Medication Take Back Day 2021 | News | Loyola Medicine
Wednesday, June 9, 2021

Loyola Medicine Medication Take Back Day to Provide Safe Disposal of Old Medications for Local Community

image of bottles of prescription drugs

MAYWOOD, IL – Loyola Medicine’s Opioid Task Force, in partnership with the Cook County Sheriff's Department, is organizing a Medication Take Back Day for community members, patients and colleagues to safely dispose of their old medications. The event will take place on Friday, June 11 from 10 am – 2 pm in the Loyola Outpatient Center (2160 S. First Ave., Maywood). Loyola Medicine has held this event several times throughout past years, collecting unused, expired or unwanted prescription medications, insulin vials, over-the-counter medications and herbals, veterinary medications and medication patches. No illicit drugs, liquid medications, aerosols/inhalers will be accepted. The service is free and anonymous.

"This event can make a huge impact in our local communities," said Megan Rech, PharmD, co-chair of the Opioid Task Force for Loyola Medicine. "Providing a safe, convenient and responsible way to dispose of old medications, especially opioids, benefits the health and safety of the whole community."

Unused or expired prescription medications are a public safety issue, leading to potential accidental poisoning, misuse and overdose. Proper disposal of unused drugs saves lives and protects the environment.

In 2017, an estimated 18 million people misused prescription drugs, according to the National Institute on Drug Abuse, with 18-25 year olds reporting the highest percentages of misuse. Prescription medications are the leading cause of accidental poisoning in children. Senior citizens also are at elevated risk for misuse and mistakes.

The Cook County Sheriff's Department initiated the Prescription Drug Take Back Program in 2012 and established permanent collection sites at each of the Cook County suburban courthouses as well as the Criminal Court Building in Chicago. The program has expanded to more than 80 local law enforcement and local government partners.

For more information on preventing prescription drug misuse, go to the following websites:

Drug Disposal Guidelines


  • Prescription medications (including CII – CV)
  • Insulin vials
  • Over-the-counter medications and herbals/”nutraceuticals”
  • Veterinary medications
  • Medication patches

Unable to Accept:

  • Illicit drugs
  • Liquid medications
  • Aerosols/inhalers

Visit the Drug Enforcement Administration’s (DEA) website for more valuable information about DEA’s National Take-Back Initiative.

For more information on the safe disposal of pharmaceuticals, go to the following websites:

Food and Drug Administration

Disposal of Unused Medicines: What You Should Know

How to Dispose of Unused Medicines

About Loyola Medicine and Trinity Health

Loyola Medicine, a member of Trinity Health, is a quaternary care system based in the western suburbs of Chicago that includes Loyola University Medical Center (LUMC), Gottlieb Memorial Hospital, MacNeal Hospital and convenient locations offering primary and specialty care services from 1,877 physicians throughout Cook, Will and DuPage counties. LUMC is a 547-licensed-bed hospital in Maywood that includes the William G. and Mary A. Ryan Center for Heart & Vascular Medicine, the Cardinal Bernardin Cancer Center, a Level 1 trauma center, Illinois's largest burn center, a certified comprehensive stroke center and a children’s hospital. Having delivered compassionate care for over 50 years, Loyola also trains the next generation of caregivers through its teaching affiliation with Loyola University Chicago’s Stritch School of Medicine and Marcella Niehoff School of Nursing. Gottlieb is a 247-licensed-bed community hospital in Melrose Park with 150 physician offices, an adult day care program, the Gottlieb Center for Fitness, the Loyola Center for Metabolic Surgery and Bariatric Care and the Loyola Cancer Care & Research at the Marjorie G. Weinberg Cancer Center at Melrose Park. MacNeal Hospital is a 374-bed teaching hospital in Berwyn with advanced inpatient and outpatient medical, surgical and psychiatric services, advanced diagnostics and treatments. MacNeal has a 12-bed acute rehabilitation unit, a 25-bed inpatient skilled nursing facility, and a 68-bed behavioral health program and community clinics. MacNeal has provided quality, patient-centered care to the near west suburbs since 1919.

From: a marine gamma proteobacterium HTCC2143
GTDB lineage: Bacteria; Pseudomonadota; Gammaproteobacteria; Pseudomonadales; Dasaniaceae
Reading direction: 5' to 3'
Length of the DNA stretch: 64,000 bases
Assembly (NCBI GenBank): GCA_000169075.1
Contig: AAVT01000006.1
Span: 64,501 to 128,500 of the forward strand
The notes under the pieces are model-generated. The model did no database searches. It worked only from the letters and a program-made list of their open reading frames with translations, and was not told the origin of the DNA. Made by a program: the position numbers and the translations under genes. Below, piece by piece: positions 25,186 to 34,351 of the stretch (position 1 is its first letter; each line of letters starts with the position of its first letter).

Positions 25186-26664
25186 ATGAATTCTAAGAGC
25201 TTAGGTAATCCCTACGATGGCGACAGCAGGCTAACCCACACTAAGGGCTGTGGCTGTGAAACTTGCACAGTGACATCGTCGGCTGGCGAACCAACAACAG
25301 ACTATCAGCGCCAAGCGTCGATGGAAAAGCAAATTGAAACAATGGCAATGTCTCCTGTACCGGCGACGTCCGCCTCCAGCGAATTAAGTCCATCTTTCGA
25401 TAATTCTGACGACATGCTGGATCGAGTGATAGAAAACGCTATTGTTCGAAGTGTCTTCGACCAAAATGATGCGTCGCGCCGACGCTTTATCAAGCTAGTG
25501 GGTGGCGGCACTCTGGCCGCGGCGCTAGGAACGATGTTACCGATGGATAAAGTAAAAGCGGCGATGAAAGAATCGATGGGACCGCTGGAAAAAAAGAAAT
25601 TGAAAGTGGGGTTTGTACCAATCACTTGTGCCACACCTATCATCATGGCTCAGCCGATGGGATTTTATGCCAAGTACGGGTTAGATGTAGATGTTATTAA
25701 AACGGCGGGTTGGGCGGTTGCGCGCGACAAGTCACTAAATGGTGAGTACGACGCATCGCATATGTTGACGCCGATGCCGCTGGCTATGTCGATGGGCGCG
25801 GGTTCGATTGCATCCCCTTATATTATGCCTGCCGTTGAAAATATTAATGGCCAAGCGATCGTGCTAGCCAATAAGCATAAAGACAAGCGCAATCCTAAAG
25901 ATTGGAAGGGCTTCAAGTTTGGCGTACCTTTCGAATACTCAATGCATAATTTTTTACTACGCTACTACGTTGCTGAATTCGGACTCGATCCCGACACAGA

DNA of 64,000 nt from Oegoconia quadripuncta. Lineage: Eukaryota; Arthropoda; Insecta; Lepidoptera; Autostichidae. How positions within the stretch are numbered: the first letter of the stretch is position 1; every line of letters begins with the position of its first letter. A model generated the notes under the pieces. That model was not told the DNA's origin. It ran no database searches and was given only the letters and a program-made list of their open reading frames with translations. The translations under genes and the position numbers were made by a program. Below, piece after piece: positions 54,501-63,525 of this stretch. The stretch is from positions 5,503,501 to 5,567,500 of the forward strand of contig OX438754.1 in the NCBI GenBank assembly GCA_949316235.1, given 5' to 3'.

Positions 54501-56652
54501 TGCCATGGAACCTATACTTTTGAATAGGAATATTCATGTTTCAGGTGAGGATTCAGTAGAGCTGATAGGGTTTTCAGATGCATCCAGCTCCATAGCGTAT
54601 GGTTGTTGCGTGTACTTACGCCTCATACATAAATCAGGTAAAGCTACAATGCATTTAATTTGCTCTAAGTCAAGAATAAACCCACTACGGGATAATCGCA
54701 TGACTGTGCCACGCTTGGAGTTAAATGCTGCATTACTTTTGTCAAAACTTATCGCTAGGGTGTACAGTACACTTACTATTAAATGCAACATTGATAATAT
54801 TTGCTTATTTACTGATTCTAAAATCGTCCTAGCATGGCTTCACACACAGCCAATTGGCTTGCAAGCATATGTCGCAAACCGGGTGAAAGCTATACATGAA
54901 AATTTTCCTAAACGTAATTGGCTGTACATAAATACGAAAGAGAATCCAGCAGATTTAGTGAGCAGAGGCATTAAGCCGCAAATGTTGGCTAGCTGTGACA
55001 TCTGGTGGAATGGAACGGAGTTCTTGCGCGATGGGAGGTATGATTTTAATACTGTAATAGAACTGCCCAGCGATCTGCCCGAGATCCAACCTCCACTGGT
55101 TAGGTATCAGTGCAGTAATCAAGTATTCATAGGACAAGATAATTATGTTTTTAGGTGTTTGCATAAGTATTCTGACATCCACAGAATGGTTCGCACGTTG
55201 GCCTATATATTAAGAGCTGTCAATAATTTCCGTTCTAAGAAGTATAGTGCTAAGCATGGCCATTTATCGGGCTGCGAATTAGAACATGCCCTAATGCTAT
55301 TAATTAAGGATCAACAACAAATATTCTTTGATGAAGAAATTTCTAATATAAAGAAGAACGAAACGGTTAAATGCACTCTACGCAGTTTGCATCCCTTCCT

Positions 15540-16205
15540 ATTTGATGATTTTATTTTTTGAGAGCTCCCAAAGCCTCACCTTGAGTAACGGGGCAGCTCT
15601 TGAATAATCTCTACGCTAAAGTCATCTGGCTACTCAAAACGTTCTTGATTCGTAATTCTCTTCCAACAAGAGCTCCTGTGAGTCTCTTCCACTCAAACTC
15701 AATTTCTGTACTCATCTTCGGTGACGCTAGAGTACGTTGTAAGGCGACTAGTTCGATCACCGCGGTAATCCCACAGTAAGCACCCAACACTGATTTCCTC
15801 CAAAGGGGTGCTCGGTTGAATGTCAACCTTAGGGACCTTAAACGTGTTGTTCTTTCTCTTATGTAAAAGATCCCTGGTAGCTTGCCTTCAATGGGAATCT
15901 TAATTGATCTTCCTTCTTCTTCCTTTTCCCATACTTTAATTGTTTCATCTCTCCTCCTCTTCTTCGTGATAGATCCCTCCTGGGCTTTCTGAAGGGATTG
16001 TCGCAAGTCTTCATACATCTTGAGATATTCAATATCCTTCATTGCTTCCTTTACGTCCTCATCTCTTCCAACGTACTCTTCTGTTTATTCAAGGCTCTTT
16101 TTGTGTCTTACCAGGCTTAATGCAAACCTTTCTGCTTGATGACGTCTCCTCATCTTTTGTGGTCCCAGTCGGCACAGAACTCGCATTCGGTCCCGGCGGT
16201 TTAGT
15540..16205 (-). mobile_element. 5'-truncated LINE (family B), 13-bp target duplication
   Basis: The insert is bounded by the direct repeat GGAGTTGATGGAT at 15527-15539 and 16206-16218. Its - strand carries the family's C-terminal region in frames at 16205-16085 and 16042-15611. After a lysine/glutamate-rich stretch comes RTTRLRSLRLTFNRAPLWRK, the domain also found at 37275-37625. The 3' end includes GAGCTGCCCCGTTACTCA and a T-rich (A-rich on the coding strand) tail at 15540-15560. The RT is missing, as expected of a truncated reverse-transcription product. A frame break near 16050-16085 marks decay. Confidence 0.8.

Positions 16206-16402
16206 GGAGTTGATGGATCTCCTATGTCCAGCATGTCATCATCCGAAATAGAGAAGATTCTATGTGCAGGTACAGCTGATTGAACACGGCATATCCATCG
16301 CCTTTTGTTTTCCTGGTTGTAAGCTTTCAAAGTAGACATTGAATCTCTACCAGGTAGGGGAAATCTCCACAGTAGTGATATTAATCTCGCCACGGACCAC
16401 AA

Trinity Health is one of the largest multi-institutional Catholic healthcare systems in the nation, serving diverse communities that include more than 30 million people across 22 states. Trinity Health includes 94 hospitals, as well as 109 continuing care locations that include PACE programs, senior living facilities and home care and hospice services. Its continuing care programs provide nearly 2.5 million visits annually. Based in Livonia, Mich., and with annual operating revenues of $18.3 billion and assets of $26.2 billion, the organization returns $1.1 billion to its communities annually in the form of charity care and other community benefit programs. Trinity employs about 133,000 colleagues, including 7,800 employed physicians and clinicians. Committed to those who are poor and underserved in its communities, Trinity is known for its focus on the country's aging population. As a single, unified ministry, the organization is the innovator of Senior Emergency Departments, the largest not-for-profit provider of home health care services—ranked by number of visits—in the nation, as well as the nation’s leading provider of PACE (Program of All Inclusive Care for the Elderly) based on the number of available programs.